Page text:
(Laughs) You know when you are growing up you learn how to play from the bands you like—Obviously if you are a Dillenger Escape Plan fan you are probably going to play your instrument better than if you are a Goldfinger fan. (Laughs)

Or if you are a Van Halen fan and you can riff like Eddie. Although the guitar solo has become a lost art.

It may be coming back. Thrice really said they were going to bring that back for the Iron Maiden style and that has really had an affect at Emo shows. I go to a lot of Emo shows and fans will put their hands in the air and twiddle their fingers kind of like when a good guitar solo happens. There are good bands like Eighteen Visions who are guitar oriented.

It must have been great growing up in So. Cal with all those great artists in that scene.

It was, but my parents were really strict. I remember when my parents brought me down to a Dead Kennedy’s show on Broadway in San Francisco and I was twelve and I dressed up like a punk, where I grew up was suburban—there were maybe three punks in our whole city. So my parents brought me down there and all these people were in line sparing for change and these junky people, gays, and lesbians. It was a eclectic group and my parents said “you aren’t going in.” I was so f**king pissed. I saw them the next year at the Democratic convention in ’84. I went to a bunch of good shows like GBH, Suicidal Tendencies, the Exploited, and I saw Social Distortion more time than I can remember. That Dead Kennedy’s show was one that always sticks out. I saw a DVD of that show and my friend Evan, who I was supposed to meet at that show, was on stage the whole time.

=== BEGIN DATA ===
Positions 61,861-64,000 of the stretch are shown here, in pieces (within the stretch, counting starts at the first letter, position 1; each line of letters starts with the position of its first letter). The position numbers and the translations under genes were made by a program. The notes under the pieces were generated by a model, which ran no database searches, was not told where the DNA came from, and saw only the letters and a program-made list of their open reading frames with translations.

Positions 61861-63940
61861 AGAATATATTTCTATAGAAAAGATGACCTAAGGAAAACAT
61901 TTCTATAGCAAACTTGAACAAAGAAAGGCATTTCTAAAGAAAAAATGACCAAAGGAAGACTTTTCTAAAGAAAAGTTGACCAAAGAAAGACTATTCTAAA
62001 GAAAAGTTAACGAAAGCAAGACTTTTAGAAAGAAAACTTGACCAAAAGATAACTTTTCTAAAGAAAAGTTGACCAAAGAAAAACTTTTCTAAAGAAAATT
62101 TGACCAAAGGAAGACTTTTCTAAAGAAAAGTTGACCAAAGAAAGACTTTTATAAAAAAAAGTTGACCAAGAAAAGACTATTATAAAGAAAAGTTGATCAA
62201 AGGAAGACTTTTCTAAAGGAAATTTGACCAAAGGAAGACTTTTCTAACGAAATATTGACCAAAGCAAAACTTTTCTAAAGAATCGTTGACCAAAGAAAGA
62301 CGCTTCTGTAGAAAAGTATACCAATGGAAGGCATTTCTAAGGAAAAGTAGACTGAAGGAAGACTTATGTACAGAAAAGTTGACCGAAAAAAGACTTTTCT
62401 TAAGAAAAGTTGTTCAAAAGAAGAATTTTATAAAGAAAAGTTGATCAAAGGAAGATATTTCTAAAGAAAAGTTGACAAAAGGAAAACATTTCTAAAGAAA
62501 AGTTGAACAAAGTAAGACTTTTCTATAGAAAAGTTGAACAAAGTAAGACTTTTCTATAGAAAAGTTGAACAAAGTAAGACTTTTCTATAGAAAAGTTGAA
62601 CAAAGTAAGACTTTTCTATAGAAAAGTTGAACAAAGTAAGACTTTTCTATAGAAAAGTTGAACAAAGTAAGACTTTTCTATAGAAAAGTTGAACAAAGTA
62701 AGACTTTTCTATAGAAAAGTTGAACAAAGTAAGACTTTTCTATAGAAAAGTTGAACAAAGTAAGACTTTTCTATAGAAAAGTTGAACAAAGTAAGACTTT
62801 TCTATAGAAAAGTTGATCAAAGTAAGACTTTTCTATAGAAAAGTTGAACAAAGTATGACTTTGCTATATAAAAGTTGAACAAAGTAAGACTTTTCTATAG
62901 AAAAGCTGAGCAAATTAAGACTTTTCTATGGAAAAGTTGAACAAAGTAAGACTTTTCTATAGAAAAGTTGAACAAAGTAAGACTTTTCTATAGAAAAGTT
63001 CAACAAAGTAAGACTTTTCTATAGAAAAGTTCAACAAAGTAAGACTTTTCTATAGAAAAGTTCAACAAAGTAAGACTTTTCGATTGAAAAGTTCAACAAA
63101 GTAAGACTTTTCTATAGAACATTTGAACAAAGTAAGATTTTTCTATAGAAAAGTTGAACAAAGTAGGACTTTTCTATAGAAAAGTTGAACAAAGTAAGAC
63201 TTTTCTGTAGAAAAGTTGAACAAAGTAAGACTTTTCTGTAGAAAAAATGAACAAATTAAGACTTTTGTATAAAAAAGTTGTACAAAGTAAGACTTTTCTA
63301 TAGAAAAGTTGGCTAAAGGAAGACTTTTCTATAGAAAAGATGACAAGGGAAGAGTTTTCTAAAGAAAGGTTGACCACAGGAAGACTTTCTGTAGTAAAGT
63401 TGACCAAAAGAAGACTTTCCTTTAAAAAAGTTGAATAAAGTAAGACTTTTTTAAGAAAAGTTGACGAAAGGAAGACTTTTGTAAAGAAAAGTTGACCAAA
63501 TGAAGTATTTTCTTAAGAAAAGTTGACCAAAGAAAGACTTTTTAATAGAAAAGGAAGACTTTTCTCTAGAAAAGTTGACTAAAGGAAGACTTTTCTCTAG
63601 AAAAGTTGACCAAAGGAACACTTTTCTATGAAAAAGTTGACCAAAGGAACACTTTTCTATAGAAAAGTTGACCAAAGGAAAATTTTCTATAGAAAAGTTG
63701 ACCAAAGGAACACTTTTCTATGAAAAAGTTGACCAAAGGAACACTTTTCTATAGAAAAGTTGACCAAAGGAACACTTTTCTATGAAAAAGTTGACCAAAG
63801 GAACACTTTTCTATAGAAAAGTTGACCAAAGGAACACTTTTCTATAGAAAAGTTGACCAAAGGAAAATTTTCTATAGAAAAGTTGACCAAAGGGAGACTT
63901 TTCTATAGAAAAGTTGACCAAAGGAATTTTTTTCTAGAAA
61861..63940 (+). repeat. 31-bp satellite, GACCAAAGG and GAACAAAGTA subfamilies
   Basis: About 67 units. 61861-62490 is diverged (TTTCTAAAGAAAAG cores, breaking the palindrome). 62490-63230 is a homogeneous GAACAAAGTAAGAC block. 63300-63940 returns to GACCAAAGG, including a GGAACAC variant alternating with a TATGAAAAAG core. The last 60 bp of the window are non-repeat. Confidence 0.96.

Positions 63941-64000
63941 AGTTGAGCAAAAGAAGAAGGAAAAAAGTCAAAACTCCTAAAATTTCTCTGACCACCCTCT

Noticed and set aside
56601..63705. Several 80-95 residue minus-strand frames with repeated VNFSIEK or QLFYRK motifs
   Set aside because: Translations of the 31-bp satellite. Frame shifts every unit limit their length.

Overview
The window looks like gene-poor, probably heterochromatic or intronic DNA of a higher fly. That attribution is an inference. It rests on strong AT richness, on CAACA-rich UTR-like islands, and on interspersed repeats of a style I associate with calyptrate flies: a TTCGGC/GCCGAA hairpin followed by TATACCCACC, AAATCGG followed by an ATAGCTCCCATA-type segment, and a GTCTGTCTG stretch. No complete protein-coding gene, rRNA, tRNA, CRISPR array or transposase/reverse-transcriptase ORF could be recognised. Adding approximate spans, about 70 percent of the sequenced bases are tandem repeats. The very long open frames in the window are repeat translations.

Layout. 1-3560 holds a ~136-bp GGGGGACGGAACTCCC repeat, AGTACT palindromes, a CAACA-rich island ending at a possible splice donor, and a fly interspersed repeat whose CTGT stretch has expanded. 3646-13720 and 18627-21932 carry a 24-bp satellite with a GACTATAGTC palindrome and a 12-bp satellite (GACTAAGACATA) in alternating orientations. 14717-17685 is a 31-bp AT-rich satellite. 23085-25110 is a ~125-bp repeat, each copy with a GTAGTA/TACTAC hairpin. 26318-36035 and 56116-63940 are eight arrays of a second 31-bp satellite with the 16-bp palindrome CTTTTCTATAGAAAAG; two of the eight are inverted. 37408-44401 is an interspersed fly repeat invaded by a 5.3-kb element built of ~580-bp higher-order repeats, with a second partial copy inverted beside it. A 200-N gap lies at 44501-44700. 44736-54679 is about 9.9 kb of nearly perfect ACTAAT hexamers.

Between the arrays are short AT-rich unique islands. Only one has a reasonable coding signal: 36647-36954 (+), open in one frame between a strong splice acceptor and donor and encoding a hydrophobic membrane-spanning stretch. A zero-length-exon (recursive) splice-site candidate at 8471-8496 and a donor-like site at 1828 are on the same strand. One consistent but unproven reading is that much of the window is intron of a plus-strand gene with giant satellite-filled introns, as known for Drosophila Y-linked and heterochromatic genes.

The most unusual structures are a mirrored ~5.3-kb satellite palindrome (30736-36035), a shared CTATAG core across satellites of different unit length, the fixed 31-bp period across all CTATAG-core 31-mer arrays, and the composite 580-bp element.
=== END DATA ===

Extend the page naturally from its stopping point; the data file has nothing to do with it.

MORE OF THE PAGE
Has songwriting gotten easier for you over the years?

Not really, I mean I just write what I feel. Unless you have something to sing about it’s going to be a f**king disaster. It has to come from your heart. I’ve tried to write for other people when I’m not inspired and it is terrible.

I guess if it were a science someone would have figured out the formula and we’d all be songwriters.

That’s really the thing isn’t it? How inspired can “Louie Louie” be? Yet everyone in the world knows that song. There are people like Linda Perry for instance who has a gift to write on command. I feel like I’m a songwriter, but I look at people like her who wrote the song for Pink and Christina Aguilera and No Doubt song and are so different in styles but yet amazing songs. She is a truly gifted songwriter. I feel like I’m still developing as a songwriter.

Carole King is one of those people who seemed to be able to write on demand.

Exactly. Paul Westerberg and Ani Difranco are my favorite lyricists of all time and Paul McCartney is my favorite songwriter of all time. I use Linda Perry as an example because she is really an anomaly. She had that hit in the early ‘90s and then she came back. I heard Westerberg’s last record and I’m not a big fan because something has gone missing. I’m so impressed by Linda Perry because she is able to tap into the passion of a 23-year-old. I don’t know that I could do that. When you hit thirty your body changes and the things you were once willing to die for has changed.

Check out Goldfinger’s official site: (www.goldfingermusic.com)

+ Charlie Craine